Sometimes the brain goes faster than our ability to apply logic, sort, filter, or structure. Sometimes we can barely keep up with our brain – and jotting down a few key words representing our thoughts is the best we can do.
This may happen when we’re associating rapidly, making cross-linkages between seemingly unrelated strands of thought, or getting “some kind of big idea” in a sudden flash that we ought to capture somehow before it’s disappeared back into the great unknown.
This creative, dynamic stage may be referred to as “brainstorming”. Both individuals or groups can experience it. In fact, i’ve just come back from a 3 hour 1-to-1 meeting which felt like “free-flow” brainstorming most of the time.
When you’re lucky enough to be in such a “free-flow” mode, that is the time to go for quantity rather than quality. What i mean by that is: capture your ideas somehow, all of them, quickly. Forget about spelling, grammar, aesthetics, or structure. Forget about producing elegantly flowing mind-maps, too.
Trying to create “proper” mind-maps can throw you off key when you’re in brain-storming mode, as it may prompt you to focus on the wrong things. If ideas are springing to mind anyways, why inhibit the process and worry about the “grammar” of a mind-map? Just capture (and enjoy!) the fruits of all those neurons firing!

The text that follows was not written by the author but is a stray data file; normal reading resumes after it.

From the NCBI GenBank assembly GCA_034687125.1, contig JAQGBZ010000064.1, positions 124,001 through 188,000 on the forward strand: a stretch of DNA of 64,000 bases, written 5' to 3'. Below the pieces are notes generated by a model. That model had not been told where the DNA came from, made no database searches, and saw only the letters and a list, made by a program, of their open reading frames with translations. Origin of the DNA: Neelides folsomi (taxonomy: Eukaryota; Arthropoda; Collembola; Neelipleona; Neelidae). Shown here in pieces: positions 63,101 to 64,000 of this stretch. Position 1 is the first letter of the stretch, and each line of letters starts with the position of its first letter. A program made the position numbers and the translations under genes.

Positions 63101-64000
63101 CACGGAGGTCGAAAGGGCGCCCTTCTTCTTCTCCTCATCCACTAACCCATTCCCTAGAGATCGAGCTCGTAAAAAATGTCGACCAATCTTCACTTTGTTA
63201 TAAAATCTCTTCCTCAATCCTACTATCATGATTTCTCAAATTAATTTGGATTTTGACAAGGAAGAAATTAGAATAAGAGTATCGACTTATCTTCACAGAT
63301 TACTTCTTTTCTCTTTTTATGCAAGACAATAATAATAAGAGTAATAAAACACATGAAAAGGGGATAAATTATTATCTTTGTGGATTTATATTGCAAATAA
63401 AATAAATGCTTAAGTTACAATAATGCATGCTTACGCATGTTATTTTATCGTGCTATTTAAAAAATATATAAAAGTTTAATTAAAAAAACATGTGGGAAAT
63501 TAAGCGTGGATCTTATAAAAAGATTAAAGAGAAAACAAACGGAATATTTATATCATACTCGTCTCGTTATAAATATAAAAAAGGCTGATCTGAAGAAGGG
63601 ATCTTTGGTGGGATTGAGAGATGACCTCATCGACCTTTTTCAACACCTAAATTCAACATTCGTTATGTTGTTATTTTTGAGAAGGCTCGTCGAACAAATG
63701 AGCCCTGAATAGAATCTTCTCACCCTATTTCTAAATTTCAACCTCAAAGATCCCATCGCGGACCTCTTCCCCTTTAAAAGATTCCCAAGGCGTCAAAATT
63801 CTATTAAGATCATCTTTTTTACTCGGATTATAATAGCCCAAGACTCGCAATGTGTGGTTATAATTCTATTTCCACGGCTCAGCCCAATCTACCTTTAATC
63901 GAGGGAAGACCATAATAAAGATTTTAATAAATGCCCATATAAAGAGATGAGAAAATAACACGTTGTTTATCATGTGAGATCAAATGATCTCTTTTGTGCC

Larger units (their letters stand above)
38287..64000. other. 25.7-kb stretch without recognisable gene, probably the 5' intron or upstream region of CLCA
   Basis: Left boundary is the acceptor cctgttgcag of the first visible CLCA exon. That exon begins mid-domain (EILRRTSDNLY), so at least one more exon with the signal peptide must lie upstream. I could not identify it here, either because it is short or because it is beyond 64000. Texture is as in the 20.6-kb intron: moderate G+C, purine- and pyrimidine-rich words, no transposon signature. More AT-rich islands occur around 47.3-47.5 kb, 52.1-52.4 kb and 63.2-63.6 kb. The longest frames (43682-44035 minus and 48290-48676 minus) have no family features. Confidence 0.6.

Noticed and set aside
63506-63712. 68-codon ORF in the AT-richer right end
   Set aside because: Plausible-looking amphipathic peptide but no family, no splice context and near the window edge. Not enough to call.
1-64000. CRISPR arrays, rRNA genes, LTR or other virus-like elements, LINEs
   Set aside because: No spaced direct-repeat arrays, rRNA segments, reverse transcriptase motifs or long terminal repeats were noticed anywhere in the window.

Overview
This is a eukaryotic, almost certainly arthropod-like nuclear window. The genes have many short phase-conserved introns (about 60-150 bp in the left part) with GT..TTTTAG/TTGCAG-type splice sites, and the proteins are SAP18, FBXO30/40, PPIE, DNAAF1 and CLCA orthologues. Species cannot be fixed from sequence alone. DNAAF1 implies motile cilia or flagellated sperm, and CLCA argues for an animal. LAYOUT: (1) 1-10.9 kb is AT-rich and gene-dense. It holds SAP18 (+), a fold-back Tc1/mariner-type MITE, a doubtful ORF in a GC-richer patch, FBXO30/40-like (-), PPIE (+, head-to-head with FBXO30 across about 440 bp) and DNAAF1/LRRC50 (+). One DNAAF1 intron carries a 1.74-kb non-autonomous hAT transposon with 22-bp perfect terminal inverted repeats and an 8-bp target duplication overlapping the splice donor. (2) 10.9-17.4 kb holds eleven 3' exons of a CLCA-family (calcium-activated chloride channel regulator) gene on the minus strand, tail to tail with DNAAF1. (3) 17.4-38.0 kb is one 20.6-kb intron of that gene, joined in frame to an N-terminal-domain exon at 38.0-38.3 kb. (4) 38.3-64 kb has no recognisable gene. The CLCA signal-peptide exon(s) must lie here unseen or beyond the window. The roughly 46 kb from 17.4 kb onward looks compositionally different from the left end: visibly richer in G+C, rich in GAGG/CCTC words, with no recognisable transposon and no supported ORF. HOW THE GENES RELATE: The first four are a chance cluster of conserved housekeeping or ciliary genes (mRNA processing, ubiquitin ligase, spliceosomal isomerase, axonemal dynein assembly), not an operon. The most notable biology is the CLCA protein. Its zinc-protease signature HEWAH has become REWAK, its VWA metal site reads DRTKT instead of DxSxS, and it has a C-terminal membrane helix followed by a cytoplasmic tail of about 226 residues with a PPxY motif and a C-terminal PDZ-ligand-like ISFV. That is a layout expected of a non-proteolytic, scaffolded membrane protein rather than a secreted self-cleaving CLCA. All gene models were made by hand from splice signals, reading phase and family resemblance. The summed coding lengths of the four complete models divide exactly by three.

The capturing could be done in within a mind-map itself; it works quite well. Just create a list of ideas – e.g. one idea per branch – and organise this later on.
In a way you’d make the most of the creative energy at your disposal through this two-stage process: Firstly there’s the “brain dump”. Subsequently, there’s the transformation of the list of ideas into a proper mind-map; a process that surely will lead to some further ideas. The end-result would nevertheless look like a decent mind-map, ready for further use.
Using a tool to capture and re-work the information digitally might be helpful rather than using pen and paper.
The brain-storming itself may or may not be “time-boxed”. Some would argue that a bit of time-pressure would help to get ideas flowing. I for one prefer a somewhat open-ended approach; usually it becomes clear whenever a brainstorming phase has come to a natural conclusion.
My next post will address the question: What are good resources on mind-mapping?
Related posts (most recent first):
- What tools are you using for mind mapping? (17 April 2012)
- Why make digital mindmaps? (15 April 2012)
- Why do mindmapping on paper? (14 April 2012)
- What are the uses of mindmaps? (13 April 2012)
- How to make a mindmap? (Part 3 of 3; 11 April 2012)
- How to make a mindmap? (Part 2 of 3; 11 April 2012)
- How to make a mindmap? (Part 1 of 3; 11 April 2012)
- What are the benefits of mindmapping? (5 April 2012)
- What is mind mapping? (4 April 2012)
- Possible mind-mapping topics (29 March 2012)
- Pick of the week: mind mapping (26 March 2012)